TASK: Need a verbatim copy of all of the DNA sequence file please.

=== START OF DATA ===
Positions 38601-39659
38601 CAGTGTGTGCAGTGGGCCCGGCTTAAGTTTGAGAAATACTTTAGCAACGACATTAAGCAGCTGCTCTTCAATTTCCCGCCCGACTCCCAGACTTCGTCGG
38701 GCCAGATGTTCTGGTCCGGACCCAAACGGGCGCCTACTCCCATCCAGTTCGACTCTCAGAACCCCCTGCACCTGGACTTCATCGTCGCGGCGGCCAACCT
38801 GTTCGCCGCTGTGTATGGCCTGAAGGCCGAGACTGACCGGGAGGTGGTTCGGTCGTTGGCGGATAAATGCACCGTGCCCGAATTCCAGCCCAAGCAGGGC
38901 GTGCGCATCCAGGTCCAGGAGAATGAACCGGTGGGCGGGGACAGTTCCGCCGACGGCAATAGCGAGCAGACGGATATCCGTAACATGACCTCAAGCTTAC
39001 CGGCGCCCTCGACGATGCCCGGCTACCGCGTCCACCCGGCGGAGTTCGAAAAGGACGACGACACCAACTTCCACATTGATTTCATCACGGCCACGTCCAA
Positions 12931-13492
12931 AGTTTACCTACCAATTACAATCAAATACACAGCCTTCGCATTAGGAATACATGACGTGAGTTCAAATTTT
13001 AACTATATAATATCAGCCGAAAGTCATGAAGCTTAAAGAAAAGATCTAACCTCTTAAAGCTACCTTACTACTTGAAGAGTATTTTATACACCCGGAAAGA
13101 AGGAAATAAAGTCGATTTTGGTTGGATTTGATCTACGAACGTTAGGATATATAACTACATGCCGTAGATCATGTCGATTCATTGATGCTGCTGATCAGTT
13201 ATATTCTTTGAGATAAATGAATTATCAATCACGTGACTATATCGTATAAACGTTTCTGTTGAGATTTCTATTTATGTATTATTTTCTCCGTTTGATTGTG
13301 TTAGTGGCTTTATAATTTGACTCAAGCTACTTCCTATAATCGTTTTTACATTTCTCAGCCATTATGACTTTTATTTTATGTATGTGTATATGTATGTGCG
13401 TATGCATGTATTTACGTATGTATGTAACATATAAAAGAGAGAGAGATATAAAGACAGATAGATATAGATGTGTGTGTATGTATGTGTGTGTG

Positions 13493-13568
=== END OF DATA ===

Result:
Positions 38601-39659
38601 CAGTGTGTGCAGTGGGCCCGGCTTAAGTTTGAGAAATACTTTAGCAACGACATTAAGCAGCTGCTCTTCAATTTCCCGCCCGACTCCCAGACTTCGTCGG
38701 GCCAGATGTTCTGGTCCGGACCCAAACGGGCGCCTACTCCCATCCAGTTCGACTCTCAGAACCCCCTGCACCTGGACTTCATCGTCGCGGCGGCCAACCT
38801 GTTCGCCGCTGTGTATGGCCTGAAGGCCGAGACTGACCGGGAGGTGGTTCGGTCGTTGGCGGATAAATGCACCGTGCCCGAATTCCAGCCCAAGCAGGGC
38901 GTGCGCATCCAGGTCCAGGAGAATGAACCGGTGGGCGGGGACAGTTCCGCCGACGGCAATAGCGAGCAGACGGATATCCGTAACATGACCTCAAGCTTAC
39001 CGGCGCCCTCGACGATGCCCGGCTACCGCGTCCACCCGGCGGAGTTCGAAAAGGACGACGACACCAACTTCCACATTGATTTCATCACGGCCACGTCCAA
Positions 12931-13492
12931 AGTTTACCTACCAATTACAATCAAATACACAGCCTTCGCATTAGGAATACATGACGTGAGTTCAAATTTT
13001 AACTATATAATATCAGCCGAAAGTCATGAAGCTTAAAGAAAAGATCTAACCTCTTAAAGCTACCTTACTACTTGAAGAGTATTTTATACACCCGGAAAGA
13101 AGGAAATAAAGTCGATTTTGGTTGGATTTGATCTACGAACGTTAGGATATATAACTACATGCCGTAGATCATGTCGATTCATTGATGCTGCTGATCAGTT
13201 ATATTCTTTGAGATAAATGAATTATCAATCACGTGACTATATCGTATAAACGTTTCTGTTGAGATTTCTATTTATGTATTATTTTCTCCGTTTGATTGTG
13301 TTAGTGGCTTTATAATTTGACTCAAGCTACTTCCTATAATCGTTTTTACATTTCTCAGCCATTATGACTTTTATTTTATGTATGTGTATATGTATGTGCG
13401 TATGCATGTATTTACGTATGTATGTAACATATAAAAGAGAGAGAGATATAAAGACAGATAGATATAGATGTGTGTGTATGTATGTGTGTGTG

Positions 13493-13568